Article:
The firestorm unleashed by patient safety champion Dr. Robert Hauser’s Riata study, which associated only 5 lead-related deaths with Medtronic’s (NYSE:MDT) Quattro Secure leads, is unique in Schloss’s nearly 2-decade career, he told MassDevice.com today.
"I can’t recall seeing a more contentious and open dispute between medical device companies in my 19 years working in this field," Schloss, director of cardiac electrophysiology at the Christ Hospital in Cincinnati, told us.
Hauser’s study in the Heart Rhythm Society’s journal dropped online last month, to a swift and vociferous response from St. Jude disputing his findings. The furor escalated last week, when the company asked the journal to retract the online story and cancel plans to put it in print in its next issue (the journal has said it will not alter its plans to publish the Hauser analysis). Over the weekend, St. Jude CEO Daniel Starks raised the stakes by accusing his Twin Cities arch-rival of fostering a "whisper campaign" to gain an edge in the struggling cardiac rhythm management market. Medtronic then jumped into the fray, corroborating Hauser’s Quattro numbers, prompting St. Jude to publish the 377 deaths it attributes to the MDT leads today.
The study analyzed 62 lead-related deaths for Quattro and 71 for Riata after weeding out deaths that were determined not to be lead-related. Those reports were then narrowed down further to deaths attributed to lead failures, leading to Hauser’s result of 22 Riata-related deaths and 5 Quattro-related deaths.
St. Jude’s tally, however, links 377 deaths with Medtronic’s leads. That’s proof that Hauser’s study was fundamentally flawed, at least according to St. Jude.
"The company has identified duplicate reports, inconsistent categorizations and failures to include all available reports," according to a press release.
Schloss, who has been closely following the Riata controversy, raised concerns about St. Jude’s methodology in collecting the 377 incidents.
"On first pass, the difference may be due to Hauser exclusion of deaths with no known lead problems," he wrote on his Twitter account earlier today, before noting "a high proportion [of] ‘not lead related’ deaths" in the 377 Quattro reports, adding that Hauser’s methodology excluded reports where "there was no known lead problem or allegation of lead malfunction."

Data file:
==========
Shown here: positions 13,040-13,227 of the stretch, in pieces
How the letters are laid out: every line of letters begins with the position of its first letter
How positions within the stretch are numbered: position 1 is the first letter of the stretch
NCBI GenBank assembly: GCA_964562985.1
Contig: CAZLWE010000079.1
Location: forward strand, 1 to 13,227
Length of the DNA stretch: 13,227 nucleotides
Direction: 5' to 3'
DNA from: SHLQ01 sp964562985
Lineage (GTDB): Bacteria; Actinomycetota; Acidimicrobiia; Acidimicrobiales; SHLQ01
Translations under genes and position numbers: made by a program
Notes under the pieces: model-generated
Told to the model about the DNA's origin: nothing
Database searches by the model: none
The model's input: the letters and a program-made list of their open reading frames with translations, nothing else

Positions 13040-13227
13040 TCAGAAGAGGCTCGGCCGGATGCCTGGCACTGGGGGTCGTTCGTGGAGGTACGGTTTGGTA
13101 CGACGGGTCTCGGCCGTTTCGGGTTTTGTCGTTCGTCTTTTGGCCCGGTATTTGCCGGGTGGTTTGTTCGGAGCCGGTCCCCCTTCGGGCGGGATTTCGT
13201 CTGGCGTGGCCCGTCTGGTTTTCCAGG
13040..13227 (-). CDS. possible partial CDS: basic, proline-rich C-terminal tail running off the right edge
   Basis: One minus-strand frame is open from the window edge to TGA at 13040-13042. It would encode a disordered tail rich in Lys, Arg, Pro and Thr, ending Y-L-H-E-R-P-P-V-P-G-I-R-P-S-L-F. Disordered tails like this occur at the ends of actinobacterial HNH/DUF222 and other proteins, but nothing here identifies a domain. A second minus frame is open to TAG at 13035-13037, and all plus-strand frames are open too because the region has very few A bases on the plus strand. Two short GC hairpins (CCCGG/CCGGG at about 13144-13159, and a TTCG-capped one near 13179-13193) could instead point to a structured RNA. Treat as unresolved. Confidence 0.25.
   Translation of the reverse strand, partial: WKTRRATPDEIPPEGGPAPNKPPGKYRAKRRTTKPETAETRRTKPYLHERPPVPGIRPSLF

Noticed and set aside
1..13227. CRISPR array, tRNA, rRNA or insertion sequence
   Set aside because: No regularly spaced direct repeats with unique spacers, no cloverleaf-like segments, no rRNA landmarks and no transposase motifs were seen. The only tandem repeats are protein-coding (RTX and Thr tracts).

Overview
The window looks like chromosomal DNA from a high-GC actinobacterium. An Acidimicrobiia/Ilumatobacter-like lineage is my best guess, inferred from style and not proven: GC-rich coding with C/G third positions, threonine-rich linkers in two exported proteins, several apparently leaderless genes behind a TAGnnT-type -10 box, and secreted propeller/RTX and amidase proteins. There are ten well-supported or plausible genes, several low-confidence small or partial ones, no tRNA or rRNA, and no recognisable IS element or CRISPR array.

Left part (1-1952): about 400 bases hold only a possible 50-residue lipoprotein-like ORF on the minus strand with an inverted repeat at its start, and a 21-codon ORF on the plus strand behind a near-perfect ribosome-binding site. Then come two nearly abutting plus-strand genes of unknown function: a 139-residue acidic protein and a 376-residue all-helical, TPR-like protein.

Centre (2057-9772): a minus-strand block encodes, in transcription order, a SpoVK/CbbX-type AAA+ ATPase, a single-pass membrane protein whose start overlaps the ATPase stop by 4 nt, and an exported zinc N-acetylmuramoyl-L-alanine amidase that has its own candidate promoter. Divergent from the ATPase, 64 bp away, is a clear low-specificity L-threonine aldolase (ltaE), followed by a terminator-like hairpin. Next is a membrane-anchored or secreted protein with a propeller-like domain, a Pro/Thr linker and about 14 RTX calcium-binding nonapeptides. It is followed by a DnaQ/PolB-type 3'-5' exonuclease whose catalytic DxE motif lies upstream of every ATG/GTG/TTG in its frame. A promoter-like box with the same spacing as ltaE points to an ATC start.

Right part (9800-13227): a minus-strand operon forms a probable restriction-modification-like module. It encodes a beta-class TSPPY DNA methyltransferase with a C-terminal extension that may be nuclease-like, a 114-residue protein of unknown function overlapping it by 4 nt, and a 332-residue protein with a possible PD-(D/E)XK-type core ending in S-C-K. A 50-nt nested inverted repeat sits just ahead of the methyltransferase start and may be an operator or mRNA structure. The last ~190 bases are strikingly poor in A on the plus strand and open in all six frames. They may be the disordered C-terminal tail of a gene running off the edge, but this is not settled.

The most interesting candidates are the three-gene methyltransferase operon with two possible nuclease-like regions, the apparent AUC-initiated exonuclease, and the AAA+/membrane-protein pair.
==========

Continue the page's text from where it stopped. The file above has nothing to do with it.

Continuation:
St. Jude excluded duplicates entries from its MAUDE database request, but did not cut out deaths that were deemed unrelated to lead failure, providing a possible explanation for the vastly different conclusions reached by Hauser and the device maker.
It’s not the 1st time that Schloss has taken to Twitter to comment on the Riata recall. In February, he made headlines for live-Tweeting from a closed-doors Riata summit admitting only a handful of industry personnel and 55 physicians with a wealth of experience with the recalled device. Schloss revealed poll results from that summit suggesting that more than half of the attendees surveyed at the end of the day said that the "Riata problem is worse than Fidelis."
"This has become a topic of competitive marketing," St. Jude CEO Daniel Starks told the New York Times over the weekend. "We have competitors going to physicians and informing them, either incompletely or mistakenly, of a competitively hostile view of the facts."
Starks and other executives also accused Medtronic of spreading rumors and breeding doubt about St. Jude’s newer Durata leads, which use a different coating material than the Riata line and have not been associated with the same insulation issues.
"This is not a new accusation. From the very beginning of this Riata issue, St. Jude has been making claims that this is nothing more than a marketing campaign by Medtronic," Medtronic spokesman Chris Garland told MassDevice.com. "Medtronic has reviewed the MAUDE filings, applying the search criteria that Dr. Hauser used in his paper. Our results are roughly in line with Dr. Hauser’s results."